Sublime with Rome’s first album, Yours Truly, hit streets in 2011.

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Keith Urban Tour May End In Divorce

by Noiz 28. April 2015 09:41

Keith Urban Tour May End In Divorce

I generally don’t care about musicians’ private lives.  I only care about their music.

Who they sleep with is their business.  The music they release is mine.  Not only that, but their music is real; it’s the truth.  Who knows if the salacious details about their sordid private lives are actually true or just rumors?


I’m lifting my band on musicians’ private lives to talk about Keith Urban.  His life away from the spotlight is just too good to pass up.

The American Idol Judge and his wife, Nicole Kidman, are staring down the barrel of a divorce.

Their marital bliss is being threatened by infidelities, too much time apart, and constant bickering.

Nothing shocking there.

Quick aside:

I find it odd that celebrity couples frequently site “too much time apart” as a reason for ending their relationship.  Don’t these busy celebrities discuss their schedules before saying “I do?”  If you’re a country music star who’s on the road for half of the year and an actress who consistently spends six months filming movies, wouldn’t you factor that into your relationship?

Returning to the main focus of my argument, another reason for their matrimony demise is the fact that Kidman wants her mother to move in them.

When I heard this I rolled on the floor laughing.

Urban and Kidman are powerful, popular international celebrities but their relationship is being derailed by the greatest marriage pitfall of all-time: FAMILY.


Most people think money is what sinks couples.  While money can be a problem for any two people, regardless of whether or not they’re in a romantic relationship (or have more money than God), the real marriage quicksand is the “in-laws.”

You know you’re going to argue about money.  The arguments over family come out of nowhere.

Keith Urban Wife, Mother-In-Law Make Him Like Us

Keith Urban tours may have the New Zealand-born guitarist performing in front of millions of adoring fans, but he has to let his mother-in-law move in with him just like the rest of us poor saps.

Urban thinks having a mother-in-law around will adversely affect his marriage.  Since he’s the husband, and Kidman’s the wife, Kidman’s mom will definitely be moving in… sometime yesterday.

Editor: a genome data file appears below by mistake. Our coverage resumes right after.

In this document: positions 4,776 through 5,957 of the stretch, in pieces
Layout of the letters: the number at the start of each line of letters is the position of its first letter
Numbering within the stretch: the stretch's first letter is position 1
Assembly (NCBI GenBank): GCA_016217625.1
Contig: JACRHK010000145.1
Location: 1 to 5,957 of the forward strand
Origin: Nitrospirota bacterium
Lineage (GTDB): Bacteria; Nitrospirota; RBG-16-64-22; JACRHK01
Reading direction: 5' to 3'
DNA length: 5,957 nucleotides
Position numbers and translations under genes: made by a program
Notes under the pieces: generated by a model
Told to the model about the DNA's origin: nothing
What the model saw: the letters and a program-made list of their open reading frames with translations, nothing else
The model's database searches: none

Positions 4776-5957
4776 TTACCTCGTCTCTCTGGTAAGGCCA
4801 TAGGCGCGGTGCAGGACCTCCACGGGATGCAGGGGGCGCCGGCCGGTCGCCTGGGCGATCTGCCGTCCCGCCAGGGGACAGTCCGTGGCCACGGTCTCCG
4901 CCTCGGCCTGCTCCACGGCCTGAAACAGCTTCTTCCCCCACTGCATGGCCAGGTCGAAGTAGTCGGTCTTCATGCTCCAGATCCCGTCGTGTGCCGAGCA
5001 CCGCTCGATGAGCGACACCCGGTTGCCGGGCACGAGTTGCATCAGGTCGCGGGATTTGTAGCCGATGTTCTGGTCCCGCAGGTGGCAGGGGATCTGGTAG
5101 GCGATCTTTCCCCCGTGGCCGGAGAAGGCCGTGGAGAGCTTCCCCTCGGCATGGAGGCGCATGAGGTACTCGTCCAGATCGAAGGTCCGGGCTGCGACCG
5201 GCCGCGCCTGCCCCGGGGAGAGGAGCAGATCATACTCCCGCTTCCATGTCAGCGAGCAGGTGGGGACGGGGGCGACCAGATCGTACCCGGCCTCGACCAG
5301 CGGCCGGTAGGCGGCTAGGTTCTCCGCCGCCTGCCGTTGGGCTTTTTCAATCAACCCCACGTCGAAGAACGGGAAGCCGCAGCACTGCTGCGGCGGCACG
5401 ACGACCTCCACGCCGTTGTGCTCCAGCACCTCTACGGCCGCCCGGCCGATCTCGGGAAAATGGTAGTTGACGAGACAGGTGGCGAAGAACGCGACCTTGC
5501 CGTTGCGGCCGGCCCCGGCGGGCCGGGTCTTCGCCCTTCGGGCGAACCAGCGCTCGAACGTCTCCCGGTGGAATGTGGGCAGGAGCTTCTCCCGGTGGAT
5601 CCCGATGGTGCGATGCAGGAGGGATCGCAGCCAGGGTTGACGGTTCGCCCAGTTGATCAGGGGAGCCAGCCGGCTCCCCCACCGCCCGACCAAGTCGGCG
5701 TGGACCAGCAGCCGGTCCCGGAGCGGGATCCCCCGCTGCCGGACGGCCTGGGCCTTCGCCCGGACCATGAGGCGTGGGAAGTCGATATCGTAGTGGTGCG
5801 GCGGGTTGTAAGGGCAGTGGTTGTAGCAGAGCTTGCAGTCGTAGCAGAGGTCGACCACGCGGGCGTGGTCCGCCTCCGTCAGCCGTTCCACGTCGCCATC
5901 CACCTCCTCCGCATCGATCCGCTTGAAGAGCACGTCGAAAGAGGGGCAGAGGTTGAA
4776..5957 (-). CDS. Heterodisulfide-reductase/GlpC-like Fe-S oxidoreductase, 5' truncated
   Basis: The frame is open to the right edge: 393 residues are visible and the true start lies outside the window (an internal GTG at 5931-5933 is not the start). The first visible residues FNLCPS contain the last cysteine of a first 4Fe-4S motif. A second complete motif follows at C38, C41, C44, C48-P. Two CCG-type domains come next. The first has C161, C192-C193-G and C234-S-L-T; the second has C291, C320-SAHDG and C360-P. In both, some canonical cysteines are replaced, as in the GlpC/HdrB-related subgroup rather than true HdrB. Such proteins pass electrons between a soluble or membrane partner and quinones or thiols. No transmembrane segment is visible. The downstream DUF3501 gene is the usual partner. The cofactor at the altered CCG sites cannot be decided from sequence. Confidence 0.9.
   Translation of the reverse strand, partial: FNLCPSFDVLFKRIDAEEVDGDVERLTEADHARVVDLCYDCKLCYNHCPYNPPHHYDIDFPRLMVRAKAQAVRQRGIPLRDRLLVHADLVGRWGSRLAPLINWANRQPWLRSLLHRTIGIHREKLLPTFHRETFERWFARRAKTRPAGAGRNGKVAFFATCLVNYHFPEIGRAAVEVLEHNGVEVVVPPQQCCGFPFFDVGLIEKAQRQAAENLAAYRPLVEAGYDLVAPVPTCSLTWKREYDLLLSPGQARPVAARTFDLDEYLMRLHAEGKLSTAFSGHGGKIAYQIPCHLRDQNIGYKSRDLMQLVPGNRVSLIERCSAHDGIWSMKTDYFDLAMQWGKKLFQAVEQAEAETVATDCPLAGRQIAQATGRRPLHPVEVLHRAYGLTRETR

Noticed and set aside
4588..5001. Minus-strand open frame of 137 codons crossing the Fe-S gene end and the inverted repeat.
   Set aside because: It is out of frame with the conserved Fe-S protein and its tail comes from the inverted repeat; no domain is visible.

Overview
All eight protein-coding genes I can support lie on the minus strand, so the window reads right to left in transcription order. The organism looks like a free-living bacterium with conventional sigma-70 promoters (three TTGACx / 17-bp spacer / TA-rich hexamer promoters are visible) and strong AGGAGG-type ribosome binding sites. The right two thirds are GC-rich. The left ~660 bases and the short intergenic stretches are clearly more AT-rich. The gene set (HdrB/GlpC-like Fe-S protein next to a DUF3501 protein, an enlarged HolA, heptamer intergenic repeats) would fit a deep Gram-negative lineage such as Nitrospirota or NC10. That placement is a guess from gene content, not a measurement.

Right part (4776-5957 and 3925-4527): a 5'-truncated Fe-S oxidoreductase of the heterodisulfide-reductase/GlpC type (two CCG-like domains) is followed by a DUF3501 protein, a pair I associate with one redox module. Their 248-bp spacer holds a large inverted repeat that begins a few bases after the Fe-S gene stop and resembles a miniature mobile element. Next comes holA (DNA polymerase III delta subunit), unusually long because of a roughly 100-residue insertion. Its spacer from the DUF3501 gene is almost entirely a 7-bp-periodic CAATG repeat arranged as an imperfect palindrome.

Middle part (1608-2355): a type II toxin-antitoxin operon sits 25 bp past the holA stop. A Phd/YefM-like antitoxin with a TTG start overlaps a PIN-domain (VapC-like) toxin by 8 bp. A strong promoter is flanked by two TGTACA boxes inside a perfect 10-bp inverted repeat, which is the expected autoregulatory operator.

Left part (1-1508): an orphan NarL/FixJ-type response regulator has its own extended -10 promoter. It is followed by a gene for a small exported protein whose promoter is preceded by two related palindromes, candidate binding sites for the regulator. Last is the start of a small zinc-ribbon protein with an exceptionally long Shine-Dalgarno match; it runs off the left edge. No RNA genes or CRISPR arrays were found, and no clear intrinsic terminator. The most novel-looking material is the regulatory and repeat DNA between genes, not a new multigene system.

Shacking up with your mother-in-law makes Urban like you and me.  On the other hand, renewing your wedding vows returns Urban to the weird realm of celebrity-dom.

Renewing your wedding vows?  Where did that come from?

Well, to save their marriage, Keith and Nicole renewed their wedding vows.

Who does that?

The answer is celebrity couples about to get a divorce.

Keith Urban Divorce Will Produce Some Great Music

A divorce isn’t necessarily a bad thing for Keith Urban fans.  Heartache usually produces at least one good album and one great song.  Also, for most performers, the live stage is a sanctuary.  So, Urban’s upcoming summer tour should be a good one.

Urban’s tour begins June 12 in Hunter, New York and ends Sept. 19 in Puyallup, Washington.  There’s a straggler date on Oct. 3 when he plays Las Vegas.

All of the upcoming Keith Urban concerts are taking place at either music festivals or fairs. 


This entire divorce saga could be a bit overstated. 

I know it’s shocking that something you read on the internet could be a lie.

The talk of an Urban-Kidman divorce seems to be the product of one author, Amanda Austin.  She writes for a site called Celeb Dirty Laundry. 

You really won’t find Urban-Kidman divorce rumors anywhere else.

Kidman fans are speculating that Austin is a scientologist and is trying to hurt Kidman by writing spuriously about her marriage.

That sounds like a stretch but I’ll give up my autograph copy of Be Here for it to be true.  It would be awesome if that was what was actually going on.

Keith Urban Song Heats Up Chart

You know what they say:

Unlucky in love.  Lucky in country music. 

Well, they don’t say that, but they could.

While Urban’s marriage is on the rocks his music career isn’t.  His latest single, “Raise ‘Em Up” featuring Eric Church, went to number three on the Country Airplay Billboard chart.

That gives Urban his 33rd straight top-ten country music radio hit—it also the 32nd time that one of his singles peaked inside the top five.

“The support I get from my friends at country radio, and the fans, is absolutely astounding.  It’s what makes ALL of this possible, and I can’t wait to hit the road again and thank you all in the best way I know how!”  — Keith Urban